5 Ways to Support Your Teen During Social Distancing

How to support your teen through the coronavirus pandemic is on the mind of many parents today.

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Our world has changed dramatically over the last few weeks. Many of us are quarantining and/or using social distancing to help prevent the spread of the coronavirus. Students are receiving school instruction from home, parents are working from home, and the whole flow, structure and routine to daily life has completely changed.

Teenagers are likely to be particularly hard hit during this time. They are wired differently. The teen brain is especially primed for social relationships, emotional engagement, creativity, and novelty seeking. Keep this information in mind as you try to support your teen, it will help you understand them better and make it easier to identify their needs. Here are 6 ways to support your teen now.

Validate Emotions.

Take the time to validate what your teen is feeling (and don’t forget your own). Anxiety may be heightened due to the fear of becoming ill or having a family member become ill. They may be anxious about performing academically without their usual support. Spend time helping them process these anxieties and fears, and reassure them your family is doing everything possible to stay healthy and that you will help them find solutions to any problems that may arise.

Disappointment is another emotion likely to play a big role in how your teen is feeling. The disappointment or not being able to play sports, go to the prom, graduation, etc. For this period of time, your teen is losing some independence they have worked so hard to gain. They will grieve these losses and that can look like sadness, anger, irritability, or denial. This first thing to realize is that you can’t fix this situation or change what is happening. Acknowledging and accepting that fact will allow you to be present with the emotions your teen is feeling. Some things you can do are to offer comfort and reassurance, plan for distant future events or trips, and listen when they need to vent.

Ask: How are you feeling? What are your concerns or worries right now? How can I support you?


Give factual information about the virus and it’s transmission. Provide information that empowers them to do what they can to stay healthy, i.e. the things they have control over like social distancing, washing hands, etc. Encourage them to use a trusted source of information for updates and limit those so it is not overwhelming. Explain to them why social distancing is so important and remind them of it’s temporary nature while empathizing with their feelings about missing friends and family.

What education does not involve is keeping the news on 24/7 and having an overload of information, conflicting information, and information that does not help you stay healthy and safe. Unfortunately, many news stations use the psychology of fear to keep you watching and listening, don’t fall victim to it. It can easily set a tone of anxiety, anger, or fear in the home.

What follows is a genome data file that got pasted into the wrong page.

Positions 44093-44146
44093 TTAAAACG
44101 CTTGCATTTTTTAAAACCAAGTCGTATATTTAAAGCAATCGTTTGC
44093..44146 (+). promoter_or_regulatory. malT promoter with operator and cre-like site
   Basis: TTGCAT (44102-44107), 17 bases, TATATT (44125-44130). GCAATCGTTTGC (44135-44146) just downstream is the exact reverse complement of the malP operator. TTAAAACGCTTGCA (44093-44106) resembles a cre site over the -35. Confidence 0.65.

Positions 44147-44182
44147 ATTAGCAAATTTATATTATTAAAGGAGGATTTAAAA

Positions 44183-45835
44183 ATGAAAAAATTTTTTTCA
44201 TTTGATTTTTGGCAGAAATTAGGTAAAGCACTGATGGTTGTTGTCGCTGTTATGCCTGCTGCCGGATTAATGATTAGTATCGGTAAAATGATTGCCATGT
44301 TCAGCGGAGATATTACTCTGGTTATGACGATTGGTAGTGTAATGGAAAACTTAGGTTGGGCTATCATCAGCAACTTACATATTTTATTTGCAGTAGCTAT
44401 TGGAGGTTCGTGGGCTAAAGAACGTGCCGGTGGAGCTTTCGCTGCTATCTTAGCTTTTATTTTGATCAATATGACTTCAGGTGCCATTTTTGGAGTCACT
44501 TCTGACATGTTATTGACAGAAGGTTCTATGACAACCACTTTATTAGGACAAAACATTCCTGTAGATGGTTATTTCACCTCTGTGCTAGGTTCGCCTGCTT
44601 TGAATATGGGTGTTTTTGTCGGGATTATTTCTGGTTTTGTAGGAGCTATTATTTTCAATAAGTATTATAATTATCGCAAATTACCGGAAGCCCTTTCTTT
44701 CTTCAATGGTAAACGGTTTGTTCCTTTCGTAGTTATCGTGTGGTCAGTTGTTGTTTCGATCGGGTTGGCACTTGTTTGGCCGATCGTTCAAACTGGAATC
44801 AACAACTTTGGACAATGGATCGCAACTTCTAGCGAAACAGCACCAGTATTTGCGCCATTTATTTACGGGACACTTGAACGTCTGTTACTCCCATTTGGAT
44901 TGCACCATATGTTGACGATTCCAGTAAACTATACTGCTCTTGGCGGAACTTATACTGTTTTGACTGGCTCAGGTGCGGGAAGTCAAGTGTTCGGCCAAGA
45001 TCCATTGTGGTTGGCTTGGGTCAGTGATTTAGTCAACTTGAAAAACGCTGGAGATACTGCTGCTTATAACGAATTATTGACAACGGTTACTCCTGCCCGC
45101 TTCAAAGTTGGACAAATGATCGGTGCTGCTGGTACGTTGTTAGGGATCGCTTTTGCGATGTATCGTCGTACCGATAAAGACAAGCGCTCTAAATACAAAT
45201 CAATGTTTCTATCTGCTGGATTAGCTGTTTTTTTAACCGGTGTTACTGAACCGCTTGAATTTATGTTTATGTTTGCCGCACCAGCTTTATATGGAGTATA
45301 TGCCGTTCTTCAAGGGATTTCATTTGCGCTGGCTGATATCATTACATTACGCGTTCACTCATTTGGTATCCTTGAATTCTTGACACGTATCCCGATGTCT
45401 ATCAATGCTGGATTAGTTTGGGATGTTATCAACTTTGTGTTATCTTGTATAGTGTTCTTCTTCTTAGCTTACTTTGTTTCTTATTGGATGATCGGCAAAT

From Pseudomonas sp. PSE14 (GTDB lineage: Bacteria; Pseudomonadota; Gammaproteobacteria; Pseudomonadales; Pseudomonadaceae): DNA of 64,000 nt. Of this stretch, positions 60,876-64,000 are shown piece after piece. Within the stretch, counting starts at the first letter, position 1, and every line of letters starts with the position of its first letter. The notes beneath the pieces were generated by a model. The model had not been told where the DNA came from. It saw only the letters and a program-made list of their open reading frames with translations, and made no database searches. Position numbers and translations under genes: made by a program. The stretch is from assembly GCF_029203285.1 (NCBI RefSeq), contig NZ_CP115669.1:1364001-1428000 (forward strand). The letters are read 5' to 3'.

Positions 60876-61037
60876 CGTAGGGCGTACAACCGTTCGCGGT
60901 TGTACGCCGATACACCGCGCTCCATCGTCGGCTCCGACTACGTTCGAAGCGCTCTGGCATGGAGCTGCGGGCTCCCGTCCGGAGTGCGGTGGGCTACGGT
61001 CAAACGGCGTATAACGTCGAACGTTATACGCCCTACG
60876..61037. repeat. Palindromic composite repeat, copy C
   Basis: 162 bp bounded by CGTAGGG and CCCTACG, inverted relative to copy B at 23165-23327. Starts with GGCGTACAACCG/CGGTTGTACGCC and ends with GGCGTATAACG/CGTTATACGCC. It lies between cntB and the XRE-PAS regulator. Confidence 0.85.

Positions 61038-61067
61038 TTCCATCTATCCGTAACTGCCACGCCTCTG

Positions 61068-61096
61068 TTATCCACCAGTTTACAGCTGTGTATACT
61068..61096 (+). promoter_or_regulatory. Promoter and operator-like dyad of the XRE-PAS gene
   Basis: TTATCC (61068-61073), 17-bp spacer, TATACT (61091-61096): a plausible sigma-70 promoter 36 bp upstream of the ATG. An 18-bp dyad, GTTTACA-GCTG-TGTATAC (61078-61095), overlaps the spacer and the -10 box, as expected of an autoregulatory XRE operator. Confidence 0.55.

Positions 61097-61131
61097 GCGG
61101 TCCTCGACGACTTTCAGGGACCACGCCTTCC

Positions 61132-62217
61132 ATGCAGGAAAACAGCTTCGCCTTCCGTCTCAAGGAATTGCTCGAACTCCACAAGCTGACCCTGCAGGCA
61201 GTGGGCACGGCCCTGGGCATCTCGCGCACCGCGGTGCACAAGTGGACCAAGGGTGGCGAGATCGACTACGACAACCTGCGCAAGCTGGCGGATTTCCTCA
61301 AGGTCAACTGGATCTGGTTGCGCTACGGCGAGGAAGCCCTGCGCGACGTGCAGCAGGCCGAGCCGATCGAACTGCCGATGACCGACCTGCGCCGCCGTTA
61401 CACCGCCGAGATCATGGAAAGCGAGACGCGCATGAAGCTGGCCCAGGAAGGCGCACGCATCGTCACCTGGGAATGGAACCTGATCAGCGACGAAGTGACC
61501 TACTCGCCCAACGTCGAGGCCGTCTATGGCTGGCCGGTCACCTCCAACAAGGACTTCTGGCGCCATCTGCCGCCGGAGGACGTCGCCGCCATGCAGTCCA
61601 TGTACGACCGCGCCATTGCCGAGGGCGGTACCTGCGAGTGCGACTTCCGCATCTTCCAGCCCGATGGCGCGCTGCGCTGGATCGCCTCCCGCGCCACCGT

Encourage Connection.

We are hard-wired for connection to stay emotionally healthy. Teens are no different. It is very difficult (although necessary) for them not to be able to visit friends. During this time of in their lives, teens are trying to develop self-confidence and a sense of belonging. Being with peers allows for that sense of belonging, helps them feel valued, and lets them develop the sense of security and comfort you get from being with others who are going through similar experiences.

That being said, encourage your teen to connect with friends. We are fortunate enough to live in a technologically advanced time and have many means of connection when we can’t be together physically. Remind them we are really practicing physical distancing and they can continue to be social through technology – whether it’s FaceTime, snapchat, or video games, etc.

Establish Routine and Healthy Habits.

When there is no structure or routine, it is harder to get things accomplished and feel any sense of normalcy. If your teen is remote learning, that will help structure their day. Other ways to help them establish routine is by encouraging them to still get dressed in the morning, keep healthy grooming habits, and continue with chores they have had in the past. Empower them to pick a project they have wanted to complete but haven’t had the time for, this time can now be scheduled in their day. Examples are learning a new language, cleaning out their room or closet, reading a book, or learning to play a musical instrument.

Suggestions for routine and healthy habits include the following: move everyday – whether it’s exercising with or without you, walking the dog, dancing to their fave music – encourage movement every single day; encourage mindfulness about eating habits – teach them to ask themselves are you hungry or just bored; schedule family time such movie nights, game nights, family workouts, cooking meals, etc.

Don’t Sweat the Small Stuff.

Seriously, unless we are essential employees, we are in the home together 24/7. That’s a lot of time. This is a time we can relax the rules about screen time, worry less about how the house looks (who is coming over?), and allow for a more relaxed home environment. We are all in this together and it is easy to feel overwhelmed and/or anxious about everything happening outside of the home. What I don’t want you to lose sight of is the fact that we can control the mood we set inside the home.

Besides if we aren’t sweating the small stuff, we will laugh more, become more playful, and love easily. Aren’t these the things we will want our teens to remember about this unique experience in their lives?

Hope this information is helpful. Stay healthy and safe!

Warm regards, Cindy

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